4. What do they need to believe you can do?
Let’s go back to the financial advisor example. If you’re a financial advisor and your ideal client is someone who’s worried about not having enough saved for retirement, what will that person want you to be able to do?
One thing is, they’ll want you to be able to create a savings plan for them that will grow their nest egg. They might also want you to be able to make smart investment choices and help them save as much as possible on their taxes. In their eyes, these are all factors that will contribute to their ability to have enough money when they retire. So these are needs you’ll want to address in your marketing messages.
5. What myth do they (wrongly) believe?
This is a good angle to consider, because when you know what myth your ideal clients have bought into, you can present yourself as a credible expert who can set them straight.
What does this look like in practice? Well, my book debunks the myth that many business owners believe, which is that marketing is too complicated, too expensive, and takes too long. Another example is a successful report in the insurance industry — its title: ‘The #1 Health Insurance Myth: The More You Pay, the Better Your Coverage.’ A company that used this report would get credit for enlightening the reader and would also get to position itself as the source for lower-cost but just-as-good policies.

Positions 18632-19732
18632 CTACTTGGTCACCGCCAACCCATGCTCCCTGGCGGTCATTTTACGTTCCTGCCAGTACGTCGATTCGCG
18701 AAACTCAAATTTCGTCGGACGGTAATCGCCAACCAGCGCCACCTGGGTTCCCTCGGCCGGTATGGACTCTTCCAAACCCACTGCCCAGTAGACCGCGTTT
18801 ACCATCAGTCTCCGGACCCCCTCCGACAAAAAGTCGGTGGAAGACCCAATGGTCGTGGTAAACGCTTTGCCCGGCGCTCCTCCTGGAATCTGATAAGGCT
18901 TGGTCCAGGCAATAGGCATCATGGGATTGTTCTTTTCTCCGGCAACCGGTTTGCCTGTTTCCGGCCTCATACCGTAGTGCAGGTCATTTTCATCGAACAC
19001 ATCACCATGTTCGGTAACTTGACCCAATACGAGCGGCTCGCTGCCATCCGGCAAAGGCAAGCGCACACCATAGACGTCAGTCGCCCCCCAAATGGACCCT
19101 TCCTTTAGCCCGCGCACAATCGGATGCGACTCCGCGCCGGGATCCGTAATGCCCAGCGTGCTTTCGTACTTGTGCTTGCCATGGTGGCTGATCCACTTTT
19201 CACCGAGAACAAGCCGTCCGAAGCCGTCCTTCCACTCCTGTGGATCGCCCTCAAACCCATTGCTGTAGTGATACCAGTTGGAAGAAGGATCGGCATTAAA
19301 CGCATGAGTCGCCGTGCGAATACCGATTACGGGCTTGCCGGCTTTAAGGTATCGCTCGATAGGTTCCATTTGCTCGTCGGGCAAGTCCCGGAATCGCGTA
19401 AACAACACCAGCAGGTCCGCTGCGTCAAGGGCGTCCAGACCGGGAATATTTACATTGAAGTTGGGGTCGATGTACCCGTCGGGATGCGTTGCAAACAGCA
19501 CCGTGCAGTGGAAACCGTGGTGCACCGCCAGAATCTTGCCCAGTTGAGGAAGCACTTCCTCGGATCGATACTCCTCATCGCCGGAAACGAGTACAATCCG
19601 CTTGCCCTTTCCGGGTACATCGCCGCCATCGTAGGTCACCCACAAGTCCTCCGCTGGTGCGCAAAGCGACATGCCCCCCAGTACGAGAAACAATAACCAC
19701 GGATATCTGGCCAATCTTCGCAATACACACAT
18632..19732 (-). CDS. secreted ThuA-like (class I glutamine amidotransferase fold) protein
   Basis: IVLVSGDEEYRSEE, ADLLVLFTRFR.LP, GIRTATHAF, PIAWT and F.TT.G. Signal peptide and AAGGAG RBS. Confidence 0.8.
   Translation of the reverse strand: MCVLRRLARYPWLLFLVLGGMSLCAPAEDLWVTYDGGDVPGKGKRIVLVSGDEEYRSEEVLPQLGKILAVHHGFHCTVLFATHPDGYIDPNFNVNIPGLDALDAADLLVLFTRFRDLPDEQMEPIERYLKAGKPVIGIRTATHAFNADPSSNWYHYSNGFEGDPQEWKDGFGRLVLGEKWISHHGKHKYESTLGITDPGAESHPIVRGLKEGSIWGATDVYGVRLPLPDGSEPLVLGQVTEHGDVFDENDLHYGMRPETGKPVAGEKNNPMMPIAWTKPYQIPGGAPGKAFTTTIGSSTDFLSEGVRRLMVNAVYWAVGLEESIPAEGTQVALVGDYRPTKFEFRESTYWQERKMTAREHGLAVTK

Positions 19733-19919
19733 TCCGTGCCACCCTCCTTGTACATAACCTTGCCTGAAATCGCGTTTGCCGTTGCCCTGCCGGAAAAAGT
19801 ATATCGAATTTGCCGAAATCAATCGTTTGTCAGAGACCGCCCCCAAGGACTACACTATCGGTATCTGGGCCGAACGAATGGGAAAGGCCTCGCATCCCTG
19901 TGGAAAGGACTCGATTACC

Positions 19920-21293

6. Why would they choose not to invest in your products/services?
They might think your prices are too high. If you have a brick and mortar store, you may be outside the distance they’re willing to travel, even if you really are the best business for meeting their needs. They may be loyal to whatever business they’re currently using. When you’ve considered why they wouldn’t go with you, you can figure out how to mitigate those factors.
7. What is their biggest obstacle?
Sticking with the retirement example, your ideal client’s biggest obstacle might be that he won’t be able to retire when he wants to because he won’t have enough money saved. If you can show him that you can help him overcome that obstacle, it will be hard for him not to hire you.
In order to create marketing materials that will motivate your prospects to engage with you and to take action, you need to have a very clear vision of who they are, of their fears, hopes, and aspirations. This is true regardless of whether you are selling products to consumers or services to businesses. The best way to get a clear picture of whom your ideal clients are is to carefully answer these questions. It’s an exercise that will greatly impact and improve your marketing efforts.
Mark Satterfield is the founder and CEO of Gentle Rain Marketing, Inc. He specializes in working with consultants, advisers, and small businesses on how to get consistent streams of new business. Since 1992, he has helped clients in financial services, insurance, health care, consulting, real estate, advertising, training, recruiting, and more than 75 niche industries grow their businesses without cold calling or hard selling. He is the author of “The One Week Marketing Plan“.